In an earlier post, I argued that, early Mormon traditions to the contrary, we should not view the story of Laman and Lemuel’s curse as an etiological tale about the origins of Native Americans. In this second post, I will argue that, after a certain point in the text, it is not even correct to see the this story as an etiological tale about the origins of the Lamanites in the Book of Mormon. At this point, the definition of the term “Lamanite” shifts to include things that cannot be accounted for by the curse narrative in 2 Nephi 4.
I cannot locate this point exactly in the text, but I am pretty sure that it occurs some time between two crucial passages set during the two continental wars that frame the book of Alma.
In the first passage, which occurs during the Amlicite War, Mormon describes how the Amlicites marked themselves to appear less like Nephites and more like Lamanites:
And the Amlicites were distinguished from the Nephites, for they had marked themselves with red in their foreheads after the manner of the Lamanites; nevertheless they had not shorn their heads like unto the Lamanites. (Alma 3:4)
We can reasonably infer that, at this point in the text, the terms “Nephite” and “Lamanite” still function as some kind of ethnic description. Given the etiological narrative that Joseph Smith and other early Mormons accepted, it is at least possible that we are meant to read “marked themselves with red in their foreheads” as an attempt to mimic an ethnic trait (skin color) rather than simply a cultural marking. But even if it is the latter, there is no ssuggestion that joining with the Lamanites and adopting their grooming habits constitutes “becoming Lamanites.” It would make no sense to talking about members of one ethnic group becoming members of another. Ethnicity doesn’t work that way.
Something similar happens with the Anti-Nephi-Lehies, who convert to the Nephite religion and join their society but are not yet called “Nephites.” They always maintain their own ethnic identity as Anti-Nephi-Lehies, or as Ammonites, or as “Sons of Helaman,” or something other than just plain-old “Nephites.” The ethnic boundaries go both ways. But look what happens just a few years later during the Amalekite War, which is in many ways a remake of the war with the Amlicites:
For behold, it came to pass that the Zoramites became Lamanites; therefore, in the commencement of the eighteenth year the people of the Nephites saw that the Lamanites were coming upon them; therefore they made preparations for war; yea, they gathered together their armies in the land of Jershon. (Alma 43:4)
The Zoramites do not simply join with the Lamanites, or mark their skin to look more Lamanity; they become Lamanites. This would not be possible if “Nephite” and “Lamanite” still functioned as ethnic designations. One might argue, I suppose, that the wicked Zoramites were cursed too and became Lamanites the same way that Laman and Lemuel did. But certainly Mormon would have found that worth mentioning. The stronger inference is that, a generation after the Amlicite War, the terms “Nephite” and “Lamanite” began to lose their ethnic connotations and became terms for political alignments.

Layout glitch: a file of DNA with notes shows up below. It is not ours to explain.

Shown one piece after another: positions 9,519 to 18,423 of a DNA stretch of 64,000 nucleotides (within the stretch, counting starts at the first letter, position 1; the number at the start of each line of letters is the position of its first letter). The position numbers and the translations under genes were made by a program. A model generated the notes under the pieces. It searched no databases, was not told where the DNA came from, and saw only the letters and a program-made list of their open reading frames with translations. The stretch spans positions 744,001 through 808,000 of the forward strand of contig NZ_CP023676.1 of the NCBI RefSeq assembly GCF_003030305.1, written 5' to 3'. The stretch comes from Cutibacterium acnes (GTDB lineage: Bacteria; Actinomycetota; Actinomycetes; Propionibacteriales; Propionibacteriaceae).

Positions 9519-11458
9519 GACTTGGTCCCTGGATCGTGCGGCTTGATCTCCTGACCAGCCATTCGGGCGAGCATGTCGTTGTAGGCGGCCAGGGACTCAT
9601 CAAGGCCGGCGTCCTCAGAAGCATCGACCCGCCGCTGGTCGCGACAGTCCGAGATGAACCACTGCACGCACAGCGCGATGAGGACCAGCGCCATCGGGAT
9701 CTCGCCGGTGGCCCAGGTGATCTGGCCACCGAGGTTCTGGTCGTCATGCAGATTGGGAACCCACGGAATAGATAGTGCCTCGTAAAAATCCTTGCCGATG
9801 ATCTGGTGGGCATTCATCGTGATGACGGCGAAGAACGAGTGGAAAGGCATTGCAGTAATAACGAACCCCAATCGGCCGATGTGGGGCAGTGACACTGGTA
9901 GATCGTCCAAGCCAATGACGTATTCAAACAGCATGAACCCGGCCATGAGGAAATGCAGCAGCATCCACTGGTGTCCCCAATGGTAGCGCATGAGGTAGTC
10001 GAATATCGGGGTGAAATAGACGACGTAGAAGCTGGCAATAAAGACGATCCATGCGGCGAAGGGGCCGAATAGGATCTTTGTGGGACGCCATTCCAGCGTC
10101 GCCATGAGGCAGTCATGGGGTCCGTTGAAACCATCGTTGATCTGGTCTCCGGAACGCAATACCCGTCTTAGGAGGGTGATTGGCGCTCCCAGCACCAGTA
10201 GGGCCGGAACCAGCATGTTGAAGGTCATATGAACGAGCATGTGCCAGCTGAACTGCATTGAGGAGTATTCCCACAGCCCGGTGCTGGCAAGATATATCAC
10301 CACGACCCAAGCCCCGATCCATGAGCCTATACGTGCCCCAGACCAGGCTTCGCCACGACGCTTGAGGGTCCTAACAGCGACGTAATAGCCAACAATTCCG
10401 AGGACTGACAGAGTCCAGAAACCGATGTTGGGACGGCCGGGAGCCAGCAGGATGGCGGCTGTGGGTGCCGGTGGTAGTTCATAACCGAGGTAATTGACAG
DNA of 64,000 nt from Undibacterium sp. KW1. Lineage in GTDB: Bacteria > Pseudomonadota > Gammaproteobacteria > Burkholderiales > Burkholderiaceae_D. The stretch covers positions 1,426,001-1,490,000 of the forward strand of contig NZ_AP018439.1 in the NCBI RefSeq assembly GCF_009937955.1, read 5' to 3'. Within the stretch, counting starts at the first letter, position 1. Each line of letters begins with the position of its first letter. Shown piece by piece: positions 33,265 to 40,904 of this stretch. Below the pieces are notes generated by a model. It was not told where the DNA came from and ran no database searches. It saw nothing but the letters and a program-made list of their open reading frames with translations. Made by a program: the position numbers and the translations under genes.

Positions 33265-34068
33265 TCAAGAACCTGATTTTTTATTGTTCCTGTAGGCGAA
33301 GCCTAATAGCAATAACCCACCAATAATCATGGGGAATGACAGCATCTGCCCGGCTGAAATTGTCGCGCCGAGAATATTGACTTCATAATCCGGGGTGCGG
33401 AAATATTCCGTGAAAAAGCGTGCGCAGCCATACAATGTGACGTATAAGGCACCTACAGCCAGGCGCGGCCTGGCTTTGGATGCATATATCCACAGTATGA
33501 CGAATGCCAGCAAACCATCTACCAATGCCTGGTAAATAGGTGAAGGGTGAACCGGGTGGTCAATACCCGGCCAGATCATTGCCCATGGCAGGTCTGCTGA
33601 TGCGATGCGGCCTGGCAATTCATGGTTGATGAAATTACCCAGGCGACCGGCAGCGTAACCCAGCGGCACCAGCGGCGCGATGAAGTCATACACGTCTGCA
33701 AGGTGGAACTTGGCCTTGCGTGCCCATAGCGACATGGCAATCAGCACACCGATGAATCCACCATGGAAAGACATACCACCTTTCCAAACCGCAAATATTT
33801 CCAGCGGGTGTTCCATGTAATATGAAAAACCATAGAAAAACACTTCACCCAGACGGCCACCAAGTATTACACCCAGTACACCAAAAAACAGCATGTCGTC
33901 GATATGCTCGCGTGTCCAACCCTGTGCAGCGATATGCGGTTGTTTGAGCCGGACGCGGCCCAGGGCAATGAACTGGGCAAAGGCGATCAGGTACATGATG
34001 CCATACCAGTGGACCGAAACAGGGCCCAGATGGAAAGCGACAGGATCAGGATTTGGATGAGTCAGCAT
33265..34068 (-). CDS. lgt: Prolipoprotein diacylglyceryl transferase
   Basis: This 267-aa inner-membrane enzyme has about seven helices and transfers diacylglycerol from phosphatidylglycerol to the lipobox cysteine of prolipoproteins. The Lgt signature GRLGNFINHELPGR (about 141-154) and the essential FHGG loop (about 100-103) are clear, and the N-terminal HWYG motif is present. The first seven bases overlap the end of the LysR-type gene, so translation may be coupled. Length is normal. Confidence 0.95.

We see evidence of continuing evolution of these terms as the BOM narrative continues. In 3 Neph, the converted Lamanites “became exceedingly fair, and they were numbered among the Nephites, and were called Nephites” (3 Nephi 2:16). And in 4 Nephi, of course, two hundred years after the coming of Christ, terms like “Nephite” and “Lamanite” become simply the names of different religious beliefs with no more ethnic connotation than “Lion’s Club Member” or “Bears Fan”:
And it came to pass that in this year there arose a people who were called the Nephites, and they were true believers in Christ; and among them there were those who were called by the Lamanites—Jacobites, and Josephites, and Zoramites; Therefore the true believers in Christ, and the true worshipers of Christ, (among whom were the three disciples of Jesus who should tarry) were called Nephites, and Jacobites, and Josephites, and Zoramites. And it came to pass that they who rejected the gospel were called Lamanites, and Lemuelites, and Ishmaelites; and they did not dwindle in unbelief, but they did wilfully rebel against the gospel of Christ; and they did teach their children that they should not believe, even as their fathers, from the beginning, did dwindle. (4 Nephi 1:36-38)
The Book of Mormon consistently uses the terms “Nephites” and “Lamanites” as designations for its principal tribes. But the kinds of tribes designagted change significantly over the narrative. Initially, these terms refer to family clans (or coalitions of clans) with some component of physiological difference. Later, they describe political alignments during times of protracted conflict. And finally, they become terms for elective religious affiliations. This evolution of tribal identity–from family to state to religion–corresponds nicely to the ways that collective identity has evolved in other parts of the world, from “Luceres” and “Benjamites,” to “Romans” and “Israelites,” to “Christians” and “Jews.” And even “Mormons.” Humans have always been tribal, but we have displayed great variety in the governing logic of our tribes.
And this all has implications for the way that we read the Book of Mormon. One such implication is that we cannot take the text on its own terms and attach any etiological significance to the original curse narrative, since the “Lamanites” who survive the great war at the end of the Book of Mormon represent a self-selected political and religious faction and not a tribe of lineal descendants. It also means that the text will not support many of the common conceptions (and most of the paintings) about who was fighting who in the later part of the Book of Mormon.